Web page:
The city of Santa Fe is making preparations to temporarily house and help asylum-seekers who are crossing the southern New Mexico border in large numbers and inundating Las Cruces.
“We’re going to live our values in this situation,” said Santa Fe Mayor Alan Webber, referring to the city’s immigrant-friendly reputation. “I think it will be something we can handle and make a contribution to and feel good about.”
Webber said he convened a meeting Tuesday afternoon with city staff, faith leaders, immigrant-rights advocates and others “to get a picture of what’s going on” and how Santa Fe could help.
“What we decided to do is reach out to Las Cruces and Albuquerque and to the Governor’s Office and get ready on how Santa Fe could be most helpful in responding to asylum-seekers,” he said.
After the meeting ended, Webber said he looked at his phone and saw he had a message from Las Cruces Mayor Ken Miyagishima, who had called to pitch a proposal for Santa Fe and Albuquerque to help Las Cruces handle the influx.
“I called him, and he said, ‘We really could use your help,’ ” Webber said.
Miyagishima said the Border Patrol initially told him Las Cruces would receive only 150 asylum-seekers.
“Almost the next day, they told us, ‘We’re going to be doing this every day and we don’t know when we’re going to stop,’ ” Miyagishima said. “It’s like, wow. It’s like, too much.”
Miyagishima said Las Cruces already has helped about 800 refugees get to sponsors in other parts of the country.
“But our guys on the ground, they’re tired. They’re overworked,” he said. “It’s nonstop. They’re bringing them at all hours of the night.”
Miyagishima said he hopes Santa Fe and Albuquerque can take turns, along with Las Cruces, in receiving busloads of asylum-seekers.
“We could easily handle 200, but not 200 a day, and that’s why I’m thinking if Santa Fe can do 150 to 200 every three days, I think it’s more manageable,” he said. “Right now, we just can’t handle it.”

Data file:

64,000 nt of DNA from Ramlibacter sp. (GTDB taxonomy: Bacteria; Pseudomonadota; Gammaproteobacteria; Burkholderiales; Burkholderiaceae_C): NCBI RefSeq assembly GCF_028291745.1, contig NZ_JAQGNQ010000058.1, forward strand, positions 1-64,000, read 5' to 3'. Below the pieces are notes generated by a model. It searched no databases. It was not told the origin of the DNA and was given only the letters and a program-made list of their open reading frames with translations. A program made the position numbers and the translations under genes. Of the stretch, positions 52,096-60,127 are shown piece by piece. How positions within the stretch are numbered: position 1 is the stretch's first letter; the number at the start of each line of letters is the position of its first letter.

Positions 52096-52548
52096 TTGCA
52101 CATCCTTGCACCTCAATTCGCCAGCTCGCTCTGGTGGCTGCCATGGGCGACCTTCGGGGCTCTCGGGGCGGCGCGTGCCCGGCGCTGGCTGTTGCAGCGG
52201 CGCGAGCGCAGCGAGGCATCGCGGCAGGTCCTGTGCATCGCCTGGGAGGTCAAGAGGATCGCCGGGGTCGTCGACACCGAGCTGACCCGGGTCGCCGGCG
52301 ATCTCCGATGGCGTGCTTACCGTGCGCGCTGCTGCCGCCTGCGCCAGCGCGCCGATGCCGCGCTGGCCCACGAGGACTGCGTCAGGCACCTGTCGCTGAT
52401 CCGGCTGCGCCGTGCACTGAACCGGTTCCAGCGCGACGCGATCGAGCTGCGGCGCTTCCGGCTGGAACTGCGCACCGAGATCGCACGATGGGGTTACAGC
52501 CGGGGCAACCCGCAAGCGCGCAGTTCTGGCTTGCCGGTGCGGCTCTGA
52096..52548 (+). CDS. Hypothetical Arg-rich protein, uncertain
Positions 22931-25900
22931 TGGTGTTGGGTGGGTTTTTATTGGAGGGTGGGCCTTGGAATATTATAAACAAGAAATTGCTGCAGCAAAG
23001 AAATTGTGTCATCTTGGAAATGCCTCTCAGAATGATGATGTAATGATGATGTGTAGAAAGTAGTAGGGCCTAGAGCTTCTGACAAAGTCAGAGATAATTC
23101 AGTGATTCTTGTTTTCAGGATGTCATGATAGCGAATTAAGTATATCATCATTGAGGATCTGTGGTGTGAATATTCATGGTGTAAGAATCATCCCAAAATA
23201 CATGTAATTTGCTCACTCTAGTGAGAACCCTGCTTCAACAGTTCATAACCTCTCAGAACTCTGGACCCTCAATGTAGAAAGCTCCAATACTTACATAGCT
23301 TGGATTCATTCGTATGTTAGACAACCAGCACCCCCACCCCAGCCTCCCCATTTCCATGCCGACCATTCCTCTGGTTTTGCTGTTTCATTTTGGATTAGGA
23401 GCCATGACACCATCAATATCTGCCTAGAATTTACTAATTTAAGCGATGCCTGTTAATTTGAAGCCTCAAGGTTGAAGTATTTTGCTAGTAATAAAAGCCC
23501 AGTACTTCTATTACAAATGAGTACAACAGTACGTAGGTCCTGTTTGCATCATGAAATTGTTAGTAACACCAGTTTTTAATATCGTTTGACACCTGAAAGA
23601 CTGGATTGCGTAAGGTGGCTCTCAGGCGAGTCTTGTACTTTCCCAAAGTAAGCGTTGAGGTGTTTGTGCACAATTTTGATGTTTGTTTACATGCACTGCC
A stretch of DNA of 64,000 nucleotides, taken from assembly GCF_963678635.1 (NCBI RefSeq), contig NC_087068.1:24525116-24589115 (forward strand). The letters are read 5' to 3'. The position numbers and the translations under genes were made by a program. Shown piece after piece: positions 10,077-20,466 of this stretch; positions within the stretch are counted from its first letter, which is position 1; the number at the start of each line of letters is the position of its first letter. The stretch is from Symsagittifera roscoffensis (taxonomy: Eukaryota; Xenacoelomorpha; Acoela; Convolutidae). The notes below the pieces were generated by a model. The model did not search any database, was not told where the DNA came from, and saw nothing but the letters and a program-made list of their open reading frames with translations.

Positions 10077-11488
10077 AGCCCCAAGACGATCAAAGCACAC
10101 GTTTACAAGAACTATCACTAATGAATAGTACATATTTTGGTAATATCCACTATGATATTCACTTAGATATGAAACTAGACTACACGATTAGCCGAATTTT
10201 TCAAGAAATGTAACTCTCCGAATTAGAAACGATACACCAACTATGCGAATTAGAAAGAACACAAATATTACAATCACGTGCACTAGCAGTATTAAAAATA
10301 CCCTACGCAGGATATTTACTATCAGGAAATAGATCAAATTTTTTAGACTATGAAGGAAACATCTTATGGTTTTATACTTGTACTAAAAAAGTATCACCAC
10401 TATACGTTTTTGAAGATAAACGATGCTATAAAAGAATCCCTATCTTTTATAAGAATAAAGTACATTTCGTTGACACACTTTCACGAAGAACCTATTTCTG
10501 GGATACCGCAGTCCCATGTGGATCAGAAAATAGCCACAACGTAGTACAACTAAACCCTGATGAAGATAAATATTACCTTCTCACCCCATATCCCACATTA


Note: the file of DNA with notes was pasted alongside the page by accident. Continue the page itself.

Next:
Webber said Kyra Ochoa, the city’s community services director, and Emergency Management Director David Silver will be traveling to Las Cruces on Thursday with Jackie White, secretary of the New Mexico Department of Homeland Security and Emergency Management. Their purpose is to “get a briefing on the system that exists in Las Cruces for welcoming and processing asylum-seekers,” he said.
“We’ll reassemble the group that was here yesterday and begin setting up our support mechanisms for people coming as asylum-seekers through Santa Fe,” Webber said.
Webber said he met with White on Wednesday. She told him a vast majority of asylum-seekers are expected to move on.
“Most of them are not looking to settle in New Mexico,” Webber said. “In fact, they are transiting through New Mexico on their way to where their sponsors are in other parts of the country. We are really not a destination so much as a support station on the trail of getting people to where they’re trying to join either with family members or with sponsors who are in other parts of the United States.”
Miyagishima agreed, saying most asylum-seekers are off to their next destination within 24 to 48 hours.
“The ones that don’t move that fast, we’re finding that some of them are not coming with the credentials to fly,” he said. “They can ride a bus, but they can’t fly.”
Asked whether the city of Santa Fe would have to spend taxpayer money to shelter and aid asylum-seekers, Webber said he didn’t know. He said his finance director, Mary McCoy, asked White the same question.
“We’ll learn more when we get a report back from the visit to Las Cruces,” he said.
According to media reports, the Las Cruces City Council approved a $75,000 request earlier this week to pay for food, water, transportation and personal hygiene items for asylum-seekers.
Follow Daniel J. Chacón on Twitter @danieljchacon.